When I came back to the page, I chose a different moment from my notebook to zero in on and I began in first person, present tense. During this fifteen minute sprint, I didn't deviate from first person, present. I stayed with my hero in that moment until the fifteen minutes were up.

When I started the timer over again, I chose another moment from my notebook, an earlier moment in my hero's life, and though I stayed in first person, I switched to past tense.

After those fifteen minutes were up, I realized how much I liked this format, moving back and forth between my hero's current struggle and her past life. It was an eye-opening half hour for me, and though it took two different writing sessions to figure it out, I now know everything I need to know about the point of view and tense of my work-in-progress, and I've discovered that I do really like my protagonist. I want to know more about her. More than that, I think we'll get along well enough for me to allow her to rent space in my head for the better part of a year.

Things I want to discover about my protagonist during these early writing sessions:

Who is the best hero for this story? Sometimes my great story idea revolves around a concept or a set piece or high impact event and I'm not entirely sure who is best suited to tell the story. If you're in this place, you may have many options. If so, you may decide to devote a word sprint or two to each of these characters until you're able to zero in on a hero or two worth following. Yes, you can have multiple heroes, but no, we're not going to dig into that today.

Does my hero have an easily definable goal? My hero does. The story I'm working on is based loosely on a historical event, so I have some idea where my hero is heading. If you're using my word sprint/discovery writing method to flesh these things out, you don't need to focus on this goal during the free write, but having it in mind will help you. If you don't know what your hero's goal is, these word sprints might set you on the road to discovering it.

While these early writing sessions don't always leave me with words worth keeping, they do set the tone for every minute of writing time that will follow. They teach me about my own frame of mind when I enter this world and they begin to evoke emotions in me that will eventually make it onto the page. The story itself starts to take on a flavor, a vibe, a style. And whether or not that flavor, vibe, and style are appealing to me is very important. And with just a handful of writing sprints I'm able to discern if this idea is worth pouring time and creative energy into or if I would be better suited working with another idea altogether.

Tell me, do you use word sprints or free writes early in your writing process, or do you save that for later?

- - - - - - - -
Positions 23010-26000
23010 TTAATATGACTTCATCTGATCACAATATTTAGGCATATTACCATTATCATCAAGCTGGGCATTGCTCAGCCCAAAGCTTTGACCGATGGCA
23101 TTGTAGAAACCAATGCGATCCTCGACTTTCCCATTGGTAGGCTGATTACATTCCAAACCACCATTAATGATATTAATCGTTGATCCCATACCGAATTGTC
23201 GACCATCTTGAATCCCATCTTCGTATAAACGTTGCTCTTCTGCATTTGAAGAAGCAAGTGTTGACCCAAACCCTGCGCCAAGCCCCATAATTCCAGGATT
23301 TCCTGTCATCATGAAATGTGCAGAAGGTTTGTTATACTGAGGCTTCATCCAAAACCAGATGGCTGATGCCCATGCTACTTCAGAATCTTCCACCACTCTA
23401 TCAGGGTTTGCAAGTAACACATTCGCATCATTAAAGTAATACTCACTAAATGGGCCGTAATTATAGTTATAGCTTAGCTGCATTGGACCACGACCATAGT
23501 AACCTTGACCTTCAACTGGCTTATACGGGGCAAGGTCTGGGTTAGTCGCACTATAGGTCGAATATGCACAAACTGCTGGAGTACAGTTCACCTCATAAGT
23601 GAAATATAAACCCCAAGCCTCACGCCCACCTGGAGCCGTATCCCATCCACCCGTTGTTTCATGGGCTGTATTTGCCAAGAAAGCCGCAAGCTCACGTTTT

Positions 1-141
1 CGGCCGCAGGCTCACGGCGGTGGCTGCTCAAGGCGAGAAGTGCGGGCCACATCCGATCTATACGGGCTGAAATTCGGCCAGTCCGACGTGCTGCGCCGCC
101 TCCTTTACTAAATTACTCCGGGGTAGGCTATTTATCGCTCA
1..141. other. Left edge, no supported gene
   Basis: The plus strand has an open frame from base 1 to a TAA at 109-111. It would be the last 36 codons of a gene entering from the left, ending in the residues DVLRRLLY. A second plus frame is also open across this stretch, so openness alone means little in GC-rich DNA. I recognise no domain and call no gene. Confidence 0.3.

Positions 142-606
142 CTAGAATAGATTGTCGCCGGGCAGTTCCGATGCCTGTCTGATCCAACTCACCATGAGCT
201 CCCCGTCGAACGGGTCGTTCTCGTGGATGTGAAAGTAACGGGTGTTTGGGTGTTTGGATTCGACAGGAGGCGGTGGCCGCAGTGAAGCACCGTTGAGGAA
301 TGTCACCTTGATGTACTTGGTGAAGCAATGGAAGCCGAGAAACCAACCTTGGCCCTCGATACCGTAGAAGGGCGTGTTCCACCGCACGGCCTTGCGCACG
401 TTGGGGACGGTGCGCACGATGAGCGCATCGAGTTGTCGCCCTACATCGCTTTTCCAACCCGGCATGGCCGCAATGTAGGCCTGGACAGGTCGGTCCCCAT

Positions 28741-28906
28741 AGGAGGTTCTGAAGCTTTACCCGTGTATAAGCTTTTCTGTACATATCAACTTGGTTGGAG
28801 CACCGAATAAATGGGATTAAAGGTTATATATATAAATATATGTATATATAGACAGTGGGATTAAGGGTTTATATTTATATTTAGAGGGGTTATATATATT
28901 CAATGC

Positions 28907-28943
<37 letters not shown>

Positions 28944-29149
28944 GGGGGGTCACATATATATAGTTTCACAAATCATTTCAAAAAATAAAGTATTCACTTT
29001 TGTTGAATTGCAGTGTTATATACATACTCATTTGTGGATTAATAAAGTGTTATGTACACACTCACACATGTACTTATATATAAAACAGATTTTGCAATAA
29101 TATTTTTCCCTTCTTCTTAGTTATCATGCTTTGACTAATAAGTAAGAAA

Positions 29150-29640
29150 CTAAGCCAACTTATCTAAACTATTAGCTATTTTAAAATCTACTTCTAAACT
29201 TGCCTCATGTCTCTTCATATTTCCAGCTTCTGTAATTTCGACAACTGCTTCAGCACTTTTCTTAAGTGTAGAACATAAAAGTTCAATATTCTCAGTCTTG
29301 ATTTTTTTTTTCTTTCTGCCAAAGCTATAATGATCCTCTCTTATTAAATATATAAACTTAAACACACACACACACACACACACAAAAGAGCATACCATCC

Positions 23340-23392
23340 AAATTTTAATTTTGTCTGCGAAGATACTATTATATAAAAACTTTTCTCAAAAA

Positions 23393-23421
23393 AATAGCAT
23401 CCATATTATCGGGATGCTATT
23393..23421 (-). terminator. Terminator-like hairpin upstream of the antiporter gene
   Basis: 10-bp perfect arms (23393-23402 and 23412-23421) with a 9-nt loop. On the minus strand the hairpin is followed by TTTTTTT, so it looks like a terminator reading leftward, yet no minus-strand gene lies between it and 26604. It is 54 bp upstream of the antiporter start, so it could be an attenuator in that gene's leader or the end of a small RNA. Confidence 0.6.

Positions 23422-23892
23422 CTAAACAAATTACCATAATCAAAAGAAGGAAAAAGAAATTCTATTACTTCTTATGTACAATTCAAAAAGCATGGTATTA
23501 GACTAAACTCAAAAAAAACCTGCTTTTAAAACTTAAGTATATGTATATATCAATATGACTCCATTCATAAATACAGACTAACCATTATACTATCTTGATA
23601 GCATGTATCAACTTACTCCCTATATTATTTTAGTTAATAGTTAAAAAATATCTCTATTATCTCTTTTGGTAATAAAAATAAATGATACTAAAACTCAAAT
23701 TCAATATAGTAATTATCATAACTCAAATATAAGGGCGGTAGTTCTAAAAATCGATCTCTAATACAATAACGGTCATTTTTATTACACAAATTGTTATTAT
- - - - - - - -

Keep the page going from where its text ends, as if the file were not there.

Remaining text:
10 comments:

  1. This is an AMAZING idea and I seriously can't wait to try this!! I'm not going to do it for the next two books in my series, just because I already know my MC/POV/etc. from writing the first book. But after that... I'm excited!

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  2. I don't usually do a lot of freewriting at the beginning of my writing process, but sometimes I'll do it to discover my characters' motivations. I had to do this during my most recent rewrite of my first book. I didn't have a antagonist motivation AT ALL! It was awful, but I got a lot out of my freewriting sessions. Now he's starting to become a real villain with real motivations. It's super cool to watch!

    This is so enlightening, though. I might have to try a variation on it for future stories. Thank you so much for sharing!

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    1. Free writing in all its forms is incredibly helpful! I totally agree.

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  3. Hmm, I've done sort of a character 'interview' when I was still kind of fuzzy on my characters. I more or less just sat down, slipped into their heads, and tried to understand them. I ended up learning quite a bit, and it quickly allowed me to piece together a way to fix my messy beginning.

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    1. Ah yes! The character interview. A helpful way to learn details about your characters. The hard part, for me, is hearing my character's voice and the interview has never been particularly helpful in that area. I had to move on to free writing. But I'm so glad you've found a tool that's useful to you. That's what this whole thing is about. Finding useful tools.

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  4. I do freewriting like this a lot, especially when I'm stuck. It's such an fun way to come up with ideas and see what works!

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  5. What an interesting method. I'd love to try it sometime. It sounds like a great way to discover if you like an idea enough to pursue it. Thanks for sharing!

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  6. Shan, I found this fascinating! I love that you do this as you decide if this is the right idea to pursue.